Medical school gift makes its mark on the future
After more than 30 years away, Dr. John F. Butterworth IV (M.D. ’79) returned to his Richmond, Va., roots in 2011, just in time to be a part of history in the making through a gift to the Virginia Commonwealth University School of Medicine’s new state-of-the-art medical education center.
Butterworth, chair of the Department of Anesthesiology in the School of Medicine, and his faculty colleagues patiently wait as the countdown to completion continues so that the next era in medical training at VCU can begin.
Construction on the James W. and Frances G. McGlothlin Medical Education Center is transforming the site of the former A.D. Williams Clinic at the corner of 12th and Marshall streets into a $158.6 million, 200,000-square-foot, 12-story facility set to open this spring.
Designed as a hub for active, team-based learning (required by the school’s new curriculum), the building’s space encourages small-group studies and includes expanded areas for cancer research, clinical-skills training and simulation labs for a growing student body and lifelong learners from the school’s alumni body.
As a result of his gift, Butterworth’s name will appear on the donor wall in the lobby of the building, which is funded by the state of Virginia, VCU Health System and university funds, and private gifts.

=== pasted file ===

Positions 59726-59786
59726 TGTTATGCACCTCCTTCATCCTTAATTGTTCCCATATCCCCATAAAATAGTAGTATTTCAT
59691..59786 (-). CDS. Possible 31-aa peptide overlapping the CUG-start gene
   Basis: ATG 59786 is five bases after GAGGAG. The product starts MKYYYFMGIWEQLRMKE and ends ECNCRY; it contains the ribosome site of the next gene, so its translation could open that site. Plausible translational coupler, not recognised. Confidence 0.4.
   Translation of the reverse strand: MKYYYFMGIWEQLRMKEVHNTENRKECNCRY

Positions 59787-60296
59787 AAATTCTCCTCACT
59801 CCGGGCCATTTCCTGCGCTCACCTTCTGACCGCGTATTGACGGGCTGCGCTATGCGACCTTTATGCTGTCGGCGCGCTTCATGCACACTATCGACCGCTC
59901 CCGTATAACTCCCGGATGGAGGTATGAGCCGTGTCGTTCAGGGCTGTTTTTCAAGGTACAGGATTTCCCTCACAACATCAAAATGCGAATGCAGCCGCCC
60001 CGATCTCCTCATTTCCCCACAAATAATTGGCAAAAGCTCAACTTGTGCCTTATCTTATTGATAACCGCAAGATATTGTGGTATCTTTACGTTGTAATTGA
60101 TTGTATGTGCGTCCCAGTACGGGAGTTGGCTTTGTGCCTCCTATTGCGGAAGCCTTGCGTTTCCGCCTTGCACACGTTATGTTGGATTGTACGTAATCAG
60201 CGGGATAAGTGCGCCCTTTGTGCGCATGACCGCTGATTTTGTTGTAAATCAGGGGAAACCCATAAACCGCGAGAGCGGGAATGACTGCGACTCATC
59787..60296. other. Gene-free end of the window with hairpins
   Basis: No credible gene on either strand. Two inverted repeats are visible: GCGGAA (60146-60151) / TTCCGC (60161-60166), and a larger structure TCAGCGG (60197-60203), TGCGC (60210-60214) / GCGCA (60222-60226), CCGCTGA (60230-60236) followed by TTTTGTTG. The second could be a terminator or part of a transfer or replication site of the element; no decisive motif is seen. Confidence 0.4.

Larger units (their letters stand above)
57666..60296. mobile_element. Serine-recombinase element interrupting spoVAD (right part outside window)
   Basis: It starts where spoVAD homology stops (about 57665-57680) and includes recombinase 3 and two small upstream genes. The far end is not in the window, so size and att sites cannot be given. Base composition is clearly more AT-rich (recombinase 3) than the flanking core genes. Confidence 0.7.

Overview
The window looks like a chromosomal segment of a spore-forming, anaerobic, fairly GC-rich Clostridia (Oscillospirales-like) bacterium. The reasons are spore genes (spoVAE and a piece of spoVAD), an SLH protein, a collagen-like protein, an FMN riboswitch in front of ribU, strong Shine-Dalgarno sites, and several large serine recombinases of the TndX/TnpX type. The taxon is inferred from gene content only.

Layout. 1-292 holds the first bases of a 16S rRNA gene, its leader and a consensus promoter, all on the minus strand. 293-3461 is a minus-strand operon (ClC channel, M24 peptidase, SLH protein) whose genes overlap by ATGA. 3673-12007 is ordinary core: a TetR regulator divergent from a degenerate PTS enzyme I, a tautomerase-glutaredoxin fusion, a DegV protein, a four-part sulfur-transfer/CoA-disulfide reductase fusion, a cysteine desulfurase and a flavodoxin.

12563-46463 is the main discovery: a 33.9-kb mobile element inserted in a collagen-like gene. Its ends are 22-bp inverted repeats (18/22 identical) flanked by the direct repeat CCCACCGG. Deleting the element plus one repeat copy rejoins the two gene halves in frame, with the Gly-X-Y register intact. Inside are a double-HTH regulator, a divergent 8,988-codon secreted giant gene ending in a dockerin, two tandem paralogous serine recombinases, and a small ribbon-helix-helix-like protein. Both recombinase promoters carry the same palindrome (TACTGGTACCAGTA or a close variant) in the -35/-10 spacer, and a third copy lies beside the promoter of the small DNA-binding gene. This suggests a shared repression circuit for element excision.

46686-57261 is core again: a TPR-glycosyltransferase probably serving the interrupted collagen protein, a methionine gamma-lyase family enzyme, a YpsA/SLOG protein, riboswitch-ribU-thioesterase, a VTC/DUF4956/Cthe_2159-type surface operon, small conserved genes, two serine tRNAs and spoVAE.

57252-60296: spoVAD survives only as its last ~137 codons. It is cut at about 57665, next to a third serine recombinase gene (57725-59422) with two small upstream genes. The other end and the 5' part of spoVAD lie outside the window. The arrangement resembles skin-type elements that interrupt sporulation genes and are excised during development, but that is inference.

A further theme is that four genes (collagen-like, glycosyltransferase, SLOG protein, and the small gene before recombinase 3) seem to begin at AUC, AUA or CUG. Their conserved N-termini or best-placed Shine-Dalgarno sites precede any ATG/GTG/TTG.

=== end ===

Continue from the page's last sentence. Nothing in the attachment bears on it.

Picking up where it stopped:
“What makes the new medical education building unique is that it offers so many locations for smaller group interaction, teaching and learning,” Butterworth said. “For students in the first two years, there typically isn’t much opportunity for interaction to synthesize information and to learn how to use that information. So many medical schools lack the appropriate architecture for those interactions and that’s what this building is all about — fostering interactions opposed to random rooms with chairs.”
Dr. Jerome F. Strauss III, dean of the School of Medicine, is especially grateful when faculty colleagues, “who already do so much,” give to the campaign.
“Their experiences and perspectives are already shaping the training that we will provide our students and trainees in our new medical education center,” he said. “I expect the generosity of Dr. Butterworth and other faculty to the medical school’s campaign will be an inspiration to their fellow faculty members and also to our alumni. And in that way, the impact of their gift reaches far beyond its financial assistance.”
Butterworth’s family history runs deep at the VCU School of Medicine. His late father, Dr. John F. Butterworth III (M.D. ’52; H.S. ’57), completed his residency in orthopedic surgery at MCV in 1957 and his great-uncle, Jack H. Baskerville, served the MCV Foundation board of trustees in a variety of roles during the 1970s.
“I’m glad to be in a position to help the school. If we want it to be a great university, and I want my school to be a part of that, then philanthropy is essential.”
To learn more about the School of Medicine’s new medical education center, contact Tom Holland, associate dean for development, at (804) 828-4800 or email@example.com.